Janice Issitt                    Life and Style

travel, interiors, photography, home, crafts, personal style

10 Sep 2015

Style and colour of the 1940's and 1950's

Second in my series of decades and colours is the 1940's to 1950's. The reason Ive grouped two decades together in this series is that it's never clear cut from one decade to another where one style stops and another starts, so I'm going for a general overall impression of the colours that were popular during those eras and how to replicate that feel with modern paints and products.

Sadly the 1940s being a time of World War gives a hiatus to style and colour as utility and functionality took precedent over design and art for arts sake. Having said that, the events during that decade did shape the progress of inventions and practicalities in dress and homes.

The reaction to the end of that time of repression and rationing was the explosion of frivolity in the fifties. Clothing became more flamboyant and consumerism started in ernest.

The age of the slow Ocean Liner was surpassed by the age of Air travel, and the scientific and engineering progress which came about during the war was to influence designs in home accessories and fabric and print design.

Colours that stand out to me are pastels with pops of red. A primrose yellow, a special shade of blue and mint green that remind me of ice cream colours. Black and White checkered floors, and the 'atomic' shapes which came about after the Festival Of Britain.

Let's have a look at some films that will put us in the mood. The film industry was dominated by Alfred Hitchcock classics, Rear Window, North by Northwest, Strangers On A Train. James Dean, Audrey Hepburn were making their debuts and the film industry moved into colour in full glory.  America dominated the style, and in the UK we craved the American fashions.

Above in my own kitchen I decided to go retro with appliances because it was the best way to add colours. We all know that SMEG sell these glorious Fridge/Freezers in classic retro colours with handles reminiscent of old Fifties car door handles and that smooth sleek rounded corners of old American fridges. The fabric I've used to hide the washing machine is original fifties barkcloth. The background being pale grey with pops of red, blue yellow and green which were fashionable then. The little scenes are of European influence, like Italy and the Mediterranean, places that were now accessible.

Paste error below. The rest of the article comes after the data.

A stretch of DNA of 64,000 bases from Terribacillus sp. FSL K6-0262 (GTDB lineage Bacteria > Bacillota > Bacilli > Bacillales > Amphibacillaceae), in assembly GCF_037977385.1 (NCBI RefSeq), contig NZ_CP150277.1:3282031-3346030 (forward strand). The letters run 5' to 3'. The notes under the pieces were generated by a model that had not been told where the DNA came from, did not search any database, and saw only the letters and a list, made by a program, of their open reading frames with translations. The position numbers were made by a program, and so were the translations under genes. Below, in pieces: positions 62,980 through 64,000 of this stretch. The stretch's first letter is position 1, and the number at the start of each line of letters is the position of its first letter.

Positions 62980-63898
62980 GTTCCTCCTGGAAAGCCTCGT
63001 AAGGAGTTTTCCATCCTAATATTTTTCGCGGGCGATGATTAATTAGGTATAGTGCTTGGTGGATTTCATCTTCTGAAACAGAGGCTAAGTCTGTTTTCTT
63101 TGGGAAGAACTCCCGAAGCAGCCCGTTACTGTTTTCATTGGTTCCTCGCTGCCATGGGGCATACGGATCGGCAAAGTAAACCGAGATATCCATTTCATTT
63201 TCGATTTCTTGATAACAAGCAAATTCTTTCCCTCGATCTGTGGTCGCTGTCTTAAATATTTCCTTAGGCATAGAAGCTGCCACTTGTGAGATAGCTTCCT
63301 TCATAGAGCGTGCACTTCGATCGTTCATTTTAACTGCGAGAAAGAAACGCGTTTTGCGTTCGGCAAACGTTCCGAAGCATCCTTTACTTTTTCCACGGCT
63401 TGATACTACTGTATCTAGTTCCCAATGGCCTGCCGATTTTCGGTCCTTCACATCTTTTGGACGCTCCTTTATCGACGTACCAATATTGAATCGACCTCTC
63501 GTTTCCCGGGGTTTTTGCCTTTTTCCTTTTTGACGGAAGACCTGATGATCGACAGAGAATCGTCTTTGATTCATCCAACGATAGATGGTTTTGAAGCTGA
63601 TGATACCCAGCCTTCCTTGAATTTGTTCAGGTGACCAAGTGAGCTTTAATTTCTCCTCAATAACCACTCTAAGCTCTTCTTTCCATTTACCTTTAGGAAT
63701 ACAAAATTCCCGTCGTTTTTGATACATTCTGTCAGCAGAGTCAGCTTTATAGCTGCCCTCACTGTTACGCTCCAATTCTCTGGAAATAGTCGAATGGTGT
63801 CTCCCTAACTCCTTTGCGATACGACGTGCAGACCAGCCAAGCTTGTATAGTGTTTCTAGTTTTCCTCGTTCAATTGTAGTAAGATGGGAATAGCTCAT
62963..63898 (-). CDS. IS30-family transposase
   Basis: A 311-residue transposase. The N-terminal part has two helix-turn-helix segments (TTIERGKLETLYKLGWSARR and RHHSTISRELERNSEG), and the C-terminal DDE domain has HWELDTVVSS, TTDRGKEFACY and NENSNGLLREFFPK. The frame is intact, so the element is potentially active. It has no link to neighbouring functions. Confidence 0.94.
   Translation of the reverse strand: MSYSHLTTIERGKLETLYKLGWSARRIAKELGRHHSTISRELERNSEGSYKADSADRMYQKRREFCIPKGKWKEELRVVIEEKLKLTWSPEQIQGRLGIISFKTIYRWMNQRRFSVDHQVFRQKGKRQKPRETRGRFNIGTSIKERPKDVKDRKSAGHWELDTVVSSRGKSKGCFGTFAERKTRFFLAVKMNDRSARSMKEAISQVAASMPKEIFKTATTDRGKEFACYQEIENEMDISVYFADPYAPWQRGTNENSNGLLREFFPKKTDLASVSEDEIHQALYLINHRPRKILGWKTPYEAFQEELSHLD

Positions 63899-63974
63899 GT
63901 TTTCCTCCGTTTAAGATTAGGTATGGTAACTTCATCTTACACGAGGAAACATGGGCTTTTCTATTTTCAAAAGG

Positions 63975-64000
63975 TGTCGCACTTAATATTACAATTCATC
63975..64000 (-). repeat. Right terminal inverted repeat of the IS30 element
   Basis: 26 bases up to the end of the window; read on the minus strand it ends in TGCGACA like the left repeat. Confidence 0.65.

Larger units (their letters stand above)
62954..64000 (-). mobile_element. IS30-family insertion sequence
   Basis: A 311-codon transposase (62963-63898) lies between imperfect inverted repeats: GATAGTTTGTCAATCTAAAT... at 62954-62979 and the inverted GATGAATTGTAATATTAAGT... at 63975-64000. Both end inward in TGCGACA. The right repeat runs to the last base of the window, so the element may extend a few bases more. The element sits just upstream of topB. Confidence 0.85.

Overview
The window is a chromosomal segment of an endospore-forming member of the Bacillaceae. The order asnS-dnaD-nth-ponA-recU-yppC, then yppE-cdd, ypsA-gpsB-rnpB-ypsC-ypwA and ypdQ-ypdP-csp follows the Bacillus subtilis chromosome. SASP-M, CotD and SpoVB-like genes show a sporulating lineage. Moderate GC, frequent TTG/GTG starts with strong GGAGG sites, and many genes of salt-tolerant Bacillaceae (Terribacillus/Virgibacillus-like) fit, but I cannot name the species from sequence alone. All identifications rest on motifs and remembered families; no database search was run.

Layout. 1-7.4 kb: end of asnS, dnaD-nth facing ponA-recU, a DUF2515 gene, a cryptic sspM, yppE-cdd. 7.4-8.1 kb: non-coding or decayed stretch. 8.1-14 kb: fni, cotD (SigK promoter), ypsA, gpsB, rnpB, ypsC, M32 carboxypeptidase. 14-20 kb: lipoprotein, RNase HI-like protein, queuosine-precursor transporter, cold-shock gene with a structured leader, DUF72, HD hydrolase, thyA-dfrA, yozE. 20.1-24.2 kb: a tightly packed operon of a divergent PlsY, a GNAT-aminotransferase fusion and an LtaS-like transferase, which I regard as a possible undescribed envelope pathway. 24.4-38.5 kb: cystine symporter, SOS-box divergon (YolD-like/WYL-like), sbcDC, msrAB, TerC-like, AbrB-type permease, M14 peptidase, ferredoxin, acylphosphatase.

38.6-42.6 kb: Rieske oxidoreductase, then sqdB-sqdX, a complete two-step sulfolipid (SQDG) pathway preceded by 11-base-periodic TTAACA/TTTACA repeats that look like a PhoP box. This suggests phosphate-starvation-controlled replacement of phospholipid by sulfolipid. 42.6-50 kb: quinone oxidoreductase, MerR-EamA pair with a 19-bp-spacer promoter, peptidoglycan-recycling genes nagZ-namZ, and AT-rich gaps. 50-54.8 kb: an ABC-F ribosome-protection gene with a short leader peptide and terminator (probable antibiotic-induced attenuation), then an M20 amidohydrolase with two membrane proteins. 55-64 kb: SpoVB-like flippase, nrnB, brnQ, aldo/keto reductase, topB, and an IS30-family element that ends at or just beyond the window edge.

The room that is the easiest to style in these decades for me is the kitchen.  There's a fabulous array of items available from high street and online stores for appliances that scream American fifties. Have a look at online store Wayfair.co.uk for the clocks Ive featured and the 'petrol pump cd rack'. It's quite easy to buy kitchenalia from that period too, as the enamelware lasts forever!

Young couples like my parents wanted everything modern, Britain was rebuilding at a rapid rate and they had big aspirations. In kitchens the labour saving devices were king and surfaces were Formica in an array of new colours and patterns. The new transistor radio brought rock n roll and the teenager was born, having their own fashions for the first time, rebelling against their parents buttoned-up lives. 

During the 1940's there was still an abundance of floral motifs on walls, floors, curtains but as time moves on into the 1950's this changes into these more 'atomic' shapes and the abstract takes over.

I took this photo at Bletchley Park, this green was one of the few colours available during the war

There's a pinterst board featuring more of the forties and fifties over at this link https://www.pinterest.com/JaniceIssitt/1940s-to-1950s-home-styling/

Hope you find this useful if you are going for a vintage look, see you soon in the sixties and seventies. 

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